Smugglers At Annan Museum

The Annandale shore formed the backdrop for an 18th century secretive trade. Wherry boats from the Isle of Man brought contraband European cargoes to isolated beaches where armed men waited.

Nearly everyone was involved. Fortunes were made – and lost!

The exhibition is based on the research of Frances Wilkins, social historian, who has written extensively on historic smuggling around the coast of Britain. She has uncovered stories of individuals and families from the Annan area who conspired to smuggle and sell on luxury goods such as whisky, wine, brandy, tobacco, tea and even salt or coal. There was widespread sympathy for the smugglers and a ready market for their goods. People did not want to pay the high prices of legitimate goods required to cover taxes to the government. The revenue officers, excisemen and dragoons had their work cut out to detect and catch the smugglers and confiscate their contraband goods. Struggles ensued, people were injured or killed and some went to prison.

Councillor Andy Ferguson, Chair of Communities, said:“This latest exhibition at Annan Museum highlights some of the more colourful past of our area. It features stories of encounters between smugglers and the excise officers working to stop the wholesale smuggling activity of the local community, including Robert Burns.”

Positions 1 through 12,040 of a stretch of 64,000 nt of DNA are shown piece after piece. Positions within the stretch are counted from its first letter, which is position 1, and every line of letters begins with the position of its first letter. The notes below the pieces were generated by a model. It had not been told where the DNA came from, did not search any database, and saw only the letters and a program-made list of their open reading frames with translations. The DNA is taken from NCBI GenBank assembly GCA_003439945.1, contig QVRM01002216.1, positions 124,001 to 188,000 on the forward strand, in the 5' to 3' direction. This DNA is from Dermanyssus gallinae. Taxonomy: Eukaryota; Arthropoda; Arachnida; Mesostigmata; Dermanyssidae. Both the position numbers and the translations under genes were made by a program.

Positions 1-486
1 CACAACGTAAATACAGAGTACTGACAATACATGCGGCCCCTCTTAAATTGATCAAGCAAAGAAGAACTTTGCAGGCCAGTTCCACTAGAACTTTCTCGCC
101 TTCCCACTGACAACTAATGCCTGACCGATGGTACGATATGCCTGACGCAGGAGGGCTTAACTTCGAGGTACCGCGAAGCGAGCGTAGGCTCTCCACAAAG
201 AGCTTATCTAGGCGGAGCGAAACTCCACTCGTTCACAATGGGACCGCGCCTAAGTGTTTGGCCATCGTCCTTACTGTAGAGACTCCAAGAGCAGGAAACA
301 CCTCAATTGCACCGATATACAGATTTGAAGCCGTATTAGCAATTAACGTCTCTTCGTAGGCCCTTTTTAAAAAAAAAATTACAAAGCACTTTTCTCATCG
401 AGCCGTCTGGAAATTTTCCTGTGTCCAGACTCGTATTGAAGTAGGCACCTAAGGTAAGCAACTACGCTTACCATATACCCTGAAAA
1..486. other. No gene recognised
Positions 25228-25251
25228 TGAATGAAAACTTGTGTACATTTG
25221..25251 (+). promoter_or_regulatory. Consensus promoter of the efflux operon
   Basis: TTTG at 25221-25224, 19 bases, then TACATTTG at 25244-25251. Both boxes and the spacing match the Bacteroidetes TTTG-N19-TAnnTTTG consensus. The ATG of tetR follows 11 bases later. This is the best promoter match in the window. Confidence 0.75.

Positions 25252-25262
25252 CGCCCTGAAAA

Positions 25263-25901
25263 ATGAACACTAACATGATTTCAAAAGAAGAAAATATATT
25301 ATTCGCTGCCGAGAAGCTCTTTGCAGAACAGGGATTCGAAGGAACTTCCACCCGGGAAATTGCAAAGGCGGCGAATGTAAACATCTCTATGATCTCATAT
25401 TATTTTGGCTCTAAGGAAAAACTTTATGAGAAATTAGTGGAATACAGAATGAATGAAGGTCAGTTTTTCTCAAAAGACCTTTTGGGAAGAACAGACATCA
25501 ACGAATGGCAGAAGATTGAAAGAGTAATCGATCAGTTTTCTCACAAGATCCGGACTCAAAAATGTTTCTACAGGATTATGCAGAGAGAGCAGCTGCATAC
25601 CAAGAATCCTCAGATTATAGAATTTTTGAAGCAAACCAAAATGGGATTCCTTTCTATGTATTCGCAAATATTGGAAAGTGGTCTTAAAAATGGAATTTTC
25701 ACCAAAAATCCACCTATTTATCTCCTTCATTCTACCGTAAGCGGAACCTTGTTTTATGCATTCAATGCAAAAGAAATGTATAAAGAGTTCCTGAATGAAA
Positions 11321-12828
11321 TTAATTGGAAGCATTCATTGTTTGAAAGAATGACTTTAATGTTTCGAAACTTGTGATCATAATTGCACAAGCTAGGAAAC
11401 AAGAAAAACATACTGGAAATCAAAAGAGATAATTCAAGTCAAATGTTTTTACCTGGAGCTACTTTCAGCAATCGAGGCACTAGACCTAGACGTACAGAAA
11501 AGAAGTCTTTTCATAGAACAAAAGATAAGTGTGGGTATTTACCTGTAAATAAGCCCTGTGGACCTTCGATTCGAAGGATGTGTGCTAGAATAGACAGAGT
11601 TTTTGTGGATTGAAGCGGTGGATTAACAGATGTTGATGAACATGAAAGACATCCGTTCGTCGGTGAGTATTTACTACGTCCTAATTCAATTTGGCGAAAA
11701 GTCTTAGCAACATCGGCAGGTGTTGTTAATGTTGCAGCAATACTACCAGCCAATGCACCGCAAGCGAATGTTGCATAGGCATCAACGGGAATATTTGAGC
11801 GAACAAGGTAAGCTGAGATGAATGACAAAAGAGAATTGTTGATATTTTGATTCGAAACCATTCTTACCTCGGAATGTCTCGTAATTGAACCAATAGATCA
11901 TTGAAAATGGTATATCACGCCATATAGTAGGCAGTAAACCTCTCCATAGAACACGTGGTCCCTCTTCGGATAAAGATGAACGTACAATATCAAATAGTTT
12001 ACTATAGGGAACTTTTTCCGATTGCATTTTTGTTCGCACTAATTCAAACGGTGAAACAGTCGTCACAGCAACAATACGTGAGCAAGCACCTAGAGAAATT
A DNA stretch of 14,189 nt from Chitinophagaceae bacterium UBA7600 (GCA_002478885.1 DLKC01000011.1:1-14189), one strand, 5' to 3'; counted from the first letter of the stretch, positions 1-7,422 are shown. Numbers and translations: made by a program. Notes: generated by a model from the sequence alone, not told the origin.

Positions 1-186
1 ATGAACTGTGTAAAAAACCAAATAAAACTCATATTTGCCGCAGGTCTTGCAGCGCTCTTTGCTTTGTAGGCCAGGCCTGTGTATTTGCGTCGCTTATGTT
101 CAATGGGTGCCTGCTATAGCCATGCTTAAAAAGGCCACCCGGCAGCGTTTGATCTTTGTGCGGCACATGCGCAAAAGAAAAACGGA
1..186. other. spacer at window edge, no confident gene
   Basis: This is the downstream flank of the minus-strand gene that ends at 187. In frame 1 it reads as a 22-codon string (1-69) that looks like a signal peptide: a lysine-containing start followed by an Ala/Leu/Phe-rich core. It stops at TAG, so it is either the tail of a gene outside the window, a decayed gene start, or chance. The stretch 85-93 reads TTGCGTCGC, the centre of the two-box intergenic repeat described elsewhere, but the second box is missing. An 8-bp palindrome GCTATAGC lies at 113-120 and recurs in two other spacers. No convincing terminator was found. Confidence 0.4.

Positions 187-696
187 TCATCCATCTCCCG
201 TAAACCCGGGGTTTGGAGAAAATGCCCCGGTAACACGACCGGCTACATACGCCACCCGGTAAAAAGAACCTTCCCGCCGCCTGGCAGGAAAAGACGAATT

Councillor John Martin, Vice-Chair of Communities, said:“Frances Wilkins’ research has formed the basis of this display which brings to life the history of smuggling in the Annan area in the 18th and early 19th centuries. It is great to see this Annan Museum exhibition opening in time for the Annan History Town festival due to take place later in the summer.”

The exhibition at Annan Museum is open 11am to 1pm and 1.30pm to 4pm, Tuesday to Saturday, until 11 September 2021.

You can book your free visit to see the exhibition and the museum’s local history gallery by visiting www.dgculture.co.uk or at the door of the museum during opening hours.

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